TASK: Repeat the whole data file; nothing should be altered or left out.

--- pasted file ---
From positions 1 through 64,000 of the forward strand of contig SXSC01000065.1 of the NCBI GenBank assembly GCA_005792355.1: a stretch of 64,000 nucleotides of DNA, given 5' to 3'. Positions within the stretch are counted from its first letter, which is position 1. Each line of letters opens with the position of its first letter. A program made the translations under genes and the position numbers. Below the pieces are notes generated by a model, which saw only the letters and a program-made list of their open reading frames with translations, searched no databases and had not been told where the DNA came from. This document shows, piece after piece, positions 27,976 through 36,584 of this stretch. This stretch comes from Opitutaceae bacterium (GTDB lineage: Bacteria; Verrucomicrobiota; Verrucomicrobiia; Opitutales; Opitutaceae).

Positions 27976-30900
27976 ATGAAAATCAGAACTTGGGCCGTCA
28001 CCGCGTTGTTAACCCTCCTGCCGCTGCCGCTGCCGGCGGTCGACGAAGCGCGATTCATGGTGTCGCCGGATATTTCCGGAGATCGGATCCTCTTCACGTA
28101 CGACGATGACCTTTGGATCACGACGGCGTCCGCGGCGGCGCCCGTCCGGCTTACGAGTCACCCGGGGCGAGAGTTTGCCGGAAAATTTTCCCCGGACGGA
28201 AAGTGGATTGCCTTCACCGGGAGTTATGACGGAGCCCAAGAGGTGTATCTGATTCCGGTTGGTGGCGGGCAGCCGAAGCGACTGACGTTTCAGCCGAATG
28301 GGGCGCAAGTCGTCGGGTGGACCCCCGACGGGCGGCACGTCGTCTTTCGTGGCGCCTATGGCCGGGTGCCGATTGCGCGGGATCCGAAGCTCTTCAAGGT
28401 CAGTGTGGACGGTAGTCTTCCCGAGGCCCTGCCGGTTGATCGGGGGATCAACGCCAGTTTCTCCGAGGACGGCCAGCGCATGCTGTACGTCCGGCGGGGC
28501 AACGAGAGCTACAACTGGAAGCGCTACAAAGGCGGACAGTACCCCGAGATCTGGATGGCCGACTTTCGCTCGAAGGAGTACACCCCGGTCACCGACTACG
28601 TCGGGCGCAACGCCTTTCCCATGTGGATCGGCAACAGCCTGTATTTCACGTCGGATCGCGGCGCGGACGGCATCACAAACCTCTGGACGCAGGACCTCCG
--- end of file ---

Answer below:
From positions 1 through 64,000 of the forward strand of contig SXSC01000065.1 of the NCBI GenBank assembly GCA_005792355.1: a stretch of 64,000 nucleotides of DNA, given 5' to 3'. Positions within the stretch are counted from its first letter, which is position 1. Each line of letters opens with the position of its first letter. A program made the translations under genes and the position numbers. Below the pieces are notes generated by a model, which saw only the letters and a program-made list of their open reading frames with translations, searched no databases and had not been told where the DNA came from. This document shows, piece after piece, positions 27,976 through 36,584 of this stretch. This stretch comes from Opitutaceae bacterium (GTDB lineage: Bacteria; Verrucomicrobiota; Verrucomicrobiia; Opitutales; Opitutaceae).

Positions 27976-30900
27976 ATGAAAATCAGAACTTGGGCCGTCA
28001 CCGCGTTGTTAACCCTCCTGCCGCTGCCGCTGCCGGCGGTCGACGAAGCGCGATTCATGGTGTCGCCGGATATTTCCGGAGATCGGATCCTCTTCACGTA
28101 CGACGATGACCTTTGGATCACGACGGCGTCCGCGGCGGCGCCCGTCCGGCTTACGAGTCACCCGGGGCGAGAGTTTGCCGGAAAATTTTCCCCGGACGGA
28201 AAGTGGATTGCCTTCACCGGGAGTTATGACGGAGCCCAAGAGGTGTATCTGATTCCGGTTGGTGGCGGGCAGCCGAAGCGACTGACGTTTCAGCCGAATG
28301 GGGCGCAAGTCGTCGGGTGGACCCCCGACGGGCGGCACGTCGTCTTTCGTGGCGCCTATGGCCGGGTGCCGATTGCGCGGGATCCGAAGCTCTTCAAGGT
28401 CAGTGTGGACGGTAGTCTTCCCGAGGCCCTGCCGGTTGATCGGGGGATCAACGCCAGTTTCTCCGAGGACGGCCAGCGCATGCTGTACGTCCGGCGGGGC
28501 AACGAGAGCTACAACTGGAAGCGCTACAAAGGCGGACAGTACCCCGAGATCTGGATGGCCGACTTTCGCTCGAAGGAGTACACCCCGGTCACCGACTACG
28601 TCGGGCGCAACGCCTTTCCCATGTGGATCGGCAACAGCCTGTATTTCACGTCGGATCGCGGCGCGGACGGCATCACAAACCTCTGGACGCAGGACCTCCG